Mr. Bonney, who left the Times broadcasting service in 1981 to embark on a distinguished career in sales and training, is a distinguished member of the Salvation Army’s board of directors in Watertown.

His love for the Salvation Army is in part based on experiences involving his father, Lyle G. Bonney, a former bailiff and police officer for the town of Watertown, who died in 1996 at the age of 88. Lyle Bonney was also a military police officer during World War I. II. Mr Bonney said his father made seven trips across the Atlantic to keep prisoners of war.

“He would go down to New York Harbor,” said Mr. Bonney. “The Red Cross sold coffee and donuts, but the Salvation Army distributed them. He never forgot it and was a big supporter of The Salvation Army. I have always admired people who give their entire careers and their entire lives to be an officer in the (Salvation) Army Corps.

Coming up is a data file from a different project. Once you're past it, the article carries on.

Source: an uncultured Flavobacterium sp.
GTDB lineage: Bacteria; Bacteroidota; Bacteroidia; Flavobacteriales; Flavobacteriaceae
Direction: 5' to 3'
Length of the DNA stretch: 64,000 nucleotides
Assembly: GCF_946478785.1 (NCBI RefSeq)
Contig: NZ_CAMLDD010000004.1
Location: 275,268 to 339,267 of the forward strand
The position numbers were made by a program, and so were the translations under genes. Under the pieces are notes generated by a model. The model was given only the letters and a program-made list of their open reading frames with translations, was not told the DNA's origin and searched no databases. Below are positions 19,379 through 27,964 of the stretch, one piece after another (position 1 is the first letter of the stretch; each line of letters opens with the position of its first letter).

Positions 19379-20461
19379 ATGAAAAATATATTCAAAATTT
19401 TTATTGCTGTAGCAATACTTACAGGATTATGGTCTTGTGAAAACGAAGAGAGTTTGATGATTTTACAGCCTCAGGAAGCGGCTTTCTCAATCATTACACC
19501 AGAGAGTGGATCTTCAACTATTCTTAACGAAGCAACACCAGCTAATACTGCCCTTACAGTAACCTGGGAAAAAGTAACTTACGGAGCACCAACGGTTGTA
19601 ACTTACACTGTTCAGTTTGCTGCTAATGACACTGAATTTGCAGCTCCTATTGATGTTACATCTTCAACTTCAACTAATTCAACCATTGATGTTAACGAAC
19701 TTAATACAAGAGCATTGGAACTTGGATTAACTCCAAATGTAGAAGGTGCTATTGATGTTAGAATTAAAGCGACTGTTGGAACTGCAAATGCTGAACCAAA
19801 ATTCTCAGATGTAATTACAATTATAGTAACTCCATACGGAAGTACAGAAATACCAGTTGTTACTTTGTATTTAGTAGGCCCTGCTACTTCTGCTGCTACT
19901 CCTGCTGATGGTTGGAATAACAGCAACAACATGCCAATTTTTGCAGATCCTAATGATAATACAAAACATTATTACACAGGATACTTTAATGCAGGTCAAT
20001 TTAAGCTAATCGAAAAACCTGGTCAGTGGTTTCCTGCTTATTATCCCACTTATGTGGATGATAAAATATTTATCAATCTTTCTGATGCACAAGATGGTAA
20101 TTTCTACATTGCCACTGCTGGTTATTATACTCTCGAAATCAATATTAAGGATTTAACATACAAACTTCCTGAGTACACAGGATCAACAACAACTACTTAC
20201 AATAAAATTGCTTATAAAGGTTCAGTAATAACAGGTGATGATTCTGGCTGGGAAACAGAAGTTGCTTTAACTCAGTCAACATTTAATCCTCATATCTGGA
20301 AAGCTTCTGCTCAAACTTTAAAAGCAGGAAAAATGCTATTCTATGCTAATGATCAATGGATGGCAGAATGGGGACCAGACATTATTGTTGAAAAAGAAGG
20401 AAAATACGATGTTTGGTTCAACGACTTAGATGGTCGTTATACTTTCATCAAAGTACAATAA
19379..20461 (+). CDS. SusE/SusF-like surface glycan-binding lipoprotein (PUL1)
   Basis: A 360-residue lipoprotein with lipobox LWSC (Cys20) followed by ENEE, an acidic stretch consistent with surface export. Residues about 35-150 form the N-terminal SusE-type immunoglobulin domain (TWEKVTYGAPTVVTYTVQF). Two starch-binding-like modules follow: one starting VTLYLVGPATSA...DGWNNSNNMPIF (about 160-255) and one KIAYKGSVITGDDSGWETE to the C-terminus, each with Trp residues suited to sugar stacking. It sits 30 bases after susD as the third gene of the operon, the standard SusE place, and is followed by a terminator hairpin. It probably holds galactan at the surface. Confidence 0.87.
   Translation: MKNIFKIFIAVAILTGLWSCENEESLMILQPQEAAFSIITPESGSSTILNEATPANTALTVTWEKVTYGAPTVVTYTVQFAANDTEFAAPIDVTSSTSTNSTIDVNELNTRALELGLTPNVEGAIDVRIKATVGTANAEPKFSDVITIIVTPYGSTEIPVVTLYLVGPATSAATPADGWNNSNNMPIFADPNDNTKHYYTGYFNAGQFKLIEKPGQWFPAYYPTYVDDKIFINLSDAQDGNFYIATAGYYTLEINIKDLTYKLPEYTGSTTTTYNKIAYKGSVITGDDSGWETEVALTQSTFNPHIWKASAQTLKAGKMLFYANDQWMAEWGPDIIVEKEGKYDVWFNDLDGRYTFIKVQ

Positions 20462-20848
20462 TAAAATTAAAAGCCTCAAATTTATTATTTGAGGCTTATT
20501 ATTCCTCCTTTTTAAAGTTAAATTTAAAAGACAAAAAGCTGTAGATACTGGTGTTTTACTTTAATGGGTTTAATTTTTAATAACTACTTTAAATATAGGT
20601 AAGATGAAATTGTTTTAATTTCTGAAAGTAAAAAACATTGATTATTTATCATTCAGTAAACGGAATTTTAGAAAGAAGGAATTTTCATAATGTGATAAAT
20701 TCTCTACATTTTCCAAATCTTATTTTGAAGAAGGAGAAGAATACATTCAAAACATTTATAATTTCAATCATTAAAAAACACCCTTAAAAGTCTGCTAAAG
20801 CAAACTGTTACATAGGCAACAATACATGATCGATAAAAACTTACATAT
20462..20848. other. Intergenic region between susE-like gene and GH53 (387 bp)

Mr. Bonney, also in his 47th year as a volunteer firefighter with the Cape Vincent Department, has been assisted over the years by his wife, Janyth “Jann” L. Bonney. As a volunteer coordinator, his duties include counting receipts, distributing newspapers to vendors, and getting drivers to businesses with papers in tow.

an alternative goal

Mr Bonney was due for a total knee replacement a few weeks before this year’s Old Newsboys Day. But more than a week before the operation, Mr Bonney said he plans to return today to direct Old Newsboys Day at the Watertown Daily Times, 260 Washington St.

“It will be the driving force, besides my wife,” said Bonney. “I have told Paul Simmons and the (Salvation Army) board of directors that I will do everything in my power to be there third. They tell me there’s no reason I can’t be. They say a good detox is to get up and move. That will be my goal, to make sure I’m there on the third. But I do preparations in advance, just in case I am not.